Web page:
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2020 Jeep Wrangler EcoDiesel

Jeep fans who’ve been clamoring for a diesel option will likely focus on the Wrangler's beefy torque, diesel durability and all-day driving range provided by solid jumps in highway fuel economy despite a smaller 18.3-gallon fuel tank (versus 21.5 gallons in gasoline-powered four-door models).

EPA fuel economy numbers weren’t yet available (Jeep expects them any day now), but that 500 miles sounds more-than-doable. Once underway, the Wrangler shows 32 to 34 mpg, with as little effort as it takes to match the highway speed limits. That’s a commendable new high in mileage for any Wrangler, with its brick-like aerodynamics and off-road-spec tires. An educated guess suggests the Wrangler EcoDiesel will secure an official rating of 22 mpg city and 29 mpg highway, with the EPA underestimating its real-world mileage, as it does with many newer diesels. Applying that 29 mpg figure, consuming 17.5 gallons of the Wrangler’s available 18.3 would equate to 508 miles of range, which again computes with that potential EPA reading.

Still, even that conservative figure represents a considerable improvement versus the Wrangler Unlimited with the efficient optional 2.0-liter turbo-four, which earns an official EPA estimate of 21 mpg city and 22 mpg highway. The standard 3.6-liter gas V6 returns an official estimate of 19 mpg city and 22 highway with the optional eight-speed automatic. The standard six-speed manual is effectively 1 mpg worse. Note that the EcoDiesel is only available with the four-door Wrangler Unlimited.

Even if real-world fuel economy does, in fact, beat the eventual official specs, the performance does not: The on-paper promise of 260 horsepower and, especially, a robust 442 pound-feet of torque from the Italian-built 3.0-liter V6 is belied somewhat by leisurely acceleration and noticeable turbo lag when you squeeze the accelerator. Don’t forget that the EcoDiesel is also the heaviest Wrangler, with as much as 4,862 pounds punishing the scales in Rubicon trim. Depending on the trim level, that’s between 330 to 487 pounds more than comparable gasoline models. A pokey 0-60 mph run in the 9-second range seems likely, well off the sub-7-second pace of either the turbo-four or gas V6 versions.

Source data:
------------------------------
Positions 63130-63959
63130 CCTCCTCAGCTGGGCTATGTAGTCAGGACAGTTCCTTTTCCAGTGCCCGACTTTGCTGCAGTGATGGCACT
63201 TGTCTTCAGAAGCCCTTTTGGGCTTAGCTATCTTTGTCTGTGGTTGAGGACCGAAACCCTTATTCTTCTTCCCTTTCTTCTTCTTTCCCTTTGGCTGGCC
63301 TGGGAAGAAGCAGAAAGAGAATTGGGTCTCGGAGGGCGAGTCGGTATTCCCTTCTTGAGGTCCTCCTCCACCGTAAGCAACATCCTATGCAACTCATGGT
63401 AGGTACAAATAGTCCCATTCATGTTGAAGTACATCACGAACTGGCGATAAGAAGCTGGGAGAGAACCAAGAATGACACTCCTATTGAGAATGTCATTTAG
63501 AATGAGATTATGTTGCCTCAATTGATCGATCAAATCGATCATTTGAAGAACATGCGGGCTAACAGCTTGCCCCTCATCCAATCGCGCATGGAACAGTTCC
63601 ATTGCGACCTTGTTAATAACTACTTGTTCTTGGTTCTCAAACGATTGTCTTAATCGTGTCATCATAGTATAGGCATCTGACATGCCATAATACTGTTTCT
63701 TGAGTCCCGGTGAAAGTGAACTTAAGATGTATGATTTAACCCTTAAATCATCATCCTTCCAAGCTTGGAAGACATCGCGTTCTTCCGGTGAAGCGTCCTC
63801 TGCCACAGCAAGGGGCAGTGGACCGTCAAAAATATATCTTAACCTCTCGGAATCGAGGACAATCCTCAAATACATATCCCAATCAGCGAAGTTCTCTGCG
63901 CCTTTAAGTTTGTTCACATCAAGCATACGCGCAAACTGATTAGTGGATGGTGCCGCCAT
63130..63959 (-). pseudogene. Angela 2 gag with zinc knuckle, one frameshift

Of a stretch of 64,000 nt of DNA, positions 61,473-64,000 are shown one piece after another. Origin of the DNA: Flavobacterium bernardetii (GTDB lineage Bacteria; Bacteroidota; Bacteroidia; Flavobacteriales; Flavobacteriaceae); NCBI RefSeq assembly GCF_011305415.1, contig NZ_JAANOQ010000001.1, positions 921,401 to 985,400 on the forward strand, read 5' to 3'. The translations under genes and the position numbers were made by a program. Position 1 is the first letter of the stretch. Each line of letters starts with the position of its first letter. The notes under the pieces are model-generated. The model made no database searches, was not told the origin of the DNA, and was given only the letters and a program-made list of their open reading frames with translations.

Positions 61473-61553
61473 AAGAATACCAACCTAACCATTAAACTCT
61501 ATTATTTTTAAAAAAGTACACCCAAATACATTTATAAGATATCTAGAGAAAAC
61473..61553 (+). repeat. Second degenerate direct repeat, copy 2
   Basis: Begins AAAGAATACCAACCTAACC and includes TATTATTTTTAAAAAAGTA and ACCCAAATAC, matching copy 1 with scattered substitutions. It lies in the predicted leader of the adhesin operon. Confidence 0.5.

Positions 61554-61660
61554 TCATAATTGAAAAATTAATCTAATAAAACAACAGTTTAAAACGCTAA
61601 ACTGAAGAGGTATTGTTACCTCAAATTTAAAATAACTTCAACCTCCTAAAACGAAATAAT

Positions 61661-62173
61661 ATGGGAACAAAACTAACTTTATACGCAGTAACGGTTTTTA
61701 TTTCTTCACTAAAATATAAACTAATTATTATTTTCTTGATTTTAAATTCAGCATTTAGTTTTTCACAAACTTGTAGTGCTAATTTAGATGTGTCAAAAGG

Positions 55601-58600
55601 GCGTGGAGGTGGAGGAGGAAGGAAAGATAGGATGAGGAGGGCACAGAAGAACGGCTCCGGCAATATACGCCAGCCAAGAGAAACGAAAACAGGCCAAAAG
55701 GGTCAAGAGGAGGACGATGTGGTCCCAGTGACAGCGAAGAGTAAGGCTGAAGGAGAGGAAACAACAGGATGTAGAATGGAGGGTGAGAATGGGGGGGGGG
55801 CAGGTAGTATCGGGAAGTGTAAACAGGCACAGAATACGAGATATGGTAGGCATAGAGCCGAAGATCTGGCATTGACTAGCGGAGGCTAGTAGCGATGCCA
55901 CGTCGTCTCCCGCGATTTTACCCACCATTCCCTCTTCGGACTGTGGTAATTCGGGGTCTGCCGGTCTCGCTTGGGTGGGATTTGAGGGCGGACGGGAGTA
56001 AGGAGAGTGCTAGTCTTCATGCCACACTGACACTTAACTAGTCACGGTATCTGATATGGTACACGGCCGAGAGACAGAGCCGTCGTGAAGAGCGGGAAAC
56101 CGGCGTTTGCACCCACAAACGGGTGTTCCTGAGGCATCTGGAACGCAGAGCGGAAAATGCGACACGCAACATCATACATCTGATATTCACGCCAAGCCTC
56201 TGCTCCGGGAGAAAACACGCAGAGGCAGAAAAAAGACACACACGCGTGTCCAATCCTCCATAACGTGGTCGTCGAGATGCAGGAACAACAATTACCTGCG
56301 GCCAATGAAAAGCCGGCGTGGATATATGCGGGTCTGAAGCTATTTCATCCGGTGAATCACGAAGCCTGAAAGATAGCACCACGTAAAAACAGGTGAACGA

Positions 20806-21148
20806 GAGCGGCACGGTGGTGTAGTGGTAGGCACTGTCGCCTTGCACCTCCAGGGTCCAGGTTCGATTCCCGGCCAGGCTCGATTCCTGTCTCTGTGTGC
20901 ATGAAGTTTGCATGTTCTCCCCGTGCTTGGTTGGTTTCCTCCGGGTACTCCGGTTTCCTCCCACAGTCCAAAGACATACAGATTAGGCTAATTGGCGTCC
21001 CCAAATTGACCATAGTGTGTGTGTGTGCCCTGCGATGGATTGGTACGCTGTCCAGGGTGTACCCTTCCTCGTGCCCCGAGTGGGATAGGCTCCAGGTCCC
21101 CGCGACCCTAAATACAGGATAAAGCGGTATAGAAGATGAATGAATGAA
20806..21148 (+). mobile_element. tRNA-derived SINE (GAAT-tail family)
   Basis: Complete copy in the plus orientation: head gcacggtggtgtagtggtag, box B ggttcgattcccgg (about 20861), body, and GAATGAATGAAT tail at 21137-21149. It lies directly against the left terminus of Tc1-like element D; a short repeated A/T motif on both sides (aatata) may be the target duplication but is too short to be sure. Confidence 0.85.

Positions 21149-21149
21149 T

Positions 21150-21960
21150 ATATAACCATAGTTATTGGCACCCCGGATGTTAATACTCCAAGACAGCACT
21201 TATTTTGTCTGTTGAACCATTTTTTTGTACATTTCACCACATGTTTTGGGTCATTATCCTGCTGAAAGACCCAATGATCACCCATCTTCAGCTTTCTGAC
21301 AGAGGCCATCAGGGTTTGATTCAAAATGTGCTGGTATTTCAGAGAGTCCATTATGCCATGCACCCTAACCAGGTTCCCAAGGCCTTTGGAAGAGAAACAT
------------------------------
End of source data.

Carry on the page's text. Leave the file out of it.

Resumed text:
There’s just-right passing power from both 30-50 mph and 50-70 mph, aided by a smooth eight-speed automatic transmission (no manual is available) that keeps the engine in its narrow sweet spot, between roughly 1,200 and 3,000 rpm. But at no point will you or your passengers be saying “Wow!” over the grunt on tap. OK, maybe when you’re storming over a sand dune in a higher gear than you’d ever manage in gasoline models, but that’s about it. Towing capacity is unchanged as well, matching the 3,500-pound trailer rating of four-door gasoline models.

Yet FCA’s Gen3 diesel does itself proud when it comes to smooth operation, including its barely detectable diesel click-clack at idle. The engine, which is already available in the Ram 1500 and will be added as an option to next year's Gladiator, is lavishly redesigned versus the Gen2 diesel that Jeep briefly offered on the Grand Cherokee. The graphite-iron, 60-degree engine block weighs 15 fewer pounds, and the head, intake ports, and lower-friction turbocharger are all new components. A low-pressure Exhaust Gas Recirculation system (or EGR) no longer steals energy from the turbocharger to do its thing, and there’s added vibration damping in the lower oil sump. A new automatic stop/start system reduces fuel consumption and emissions at idle, though its restarts are on the ragged side. Compared to the engine's use in the Ram, the Jeep version's alternator moves higher on the engine to allow deep-water fording.

Jeep has seemingly reasonable expectations for EcoDiesel sales, figuring that at least 10 percent of Wrangler buyers will opt for one. The engine is available on every Wrangler trim level — Sport, Sahara, and trail-busting Rubicon — but again, only in four-door Unlimited guise. No real loss there, since four-door Unlimiteds are now responsible for between 80% and 90% of Wrangler sales, according to Jeep brand chief Jim Morrison.

Our hunch is that the EcoDiesel’s biggest obstacle won’t be found off-road but on the sticker. This fourth-generation Wrangler JL has evolved into a relatively expensive SUV, especially in high-level trims, and the diesel option makes it more so. The Wrangler EcoDiesel starts from $39,290 in base Sport trim, including the $1,495 destination charge. That’s a $4,000 surcharge above a Sport trim with the 3.6-liter V6 and an automatic and $4,500 more than the same model with the 2.0-liter turbo-four. One leather-wrapped Sahara model I drove stickered for $56,750; a loaded EcoDiesel in Rubicon trim brushes $60,000.

Really, unless you're the buy-and-hold type — willing to see that diesel running strong after 200,000 miles or more — the fuel savings and driving range don’t quite justify the premium on a Wrangler that can already blow a budget if you’re not careful. (A long list of pricey options includes the Sky One-Touch Power Top at $3,995). Don’t forget that diesel fuel currently costs 15 percent more on average than gasoline, at $3 per gallon versus $2.60, blunting much of this Wrangler’s mileage advantage. Of course, prices can be about the same in some places, such as on the West Coast, but the fact remains the chances of saving money is slim given the hefty premium.

Diesel fanatics and overlanders may still crave this Jeep, of course, and the model’s resale value should be strong. But it still seems like a good idea to apply some strong-arming torque to Jeep salespeople to keep the monthly payment in check.
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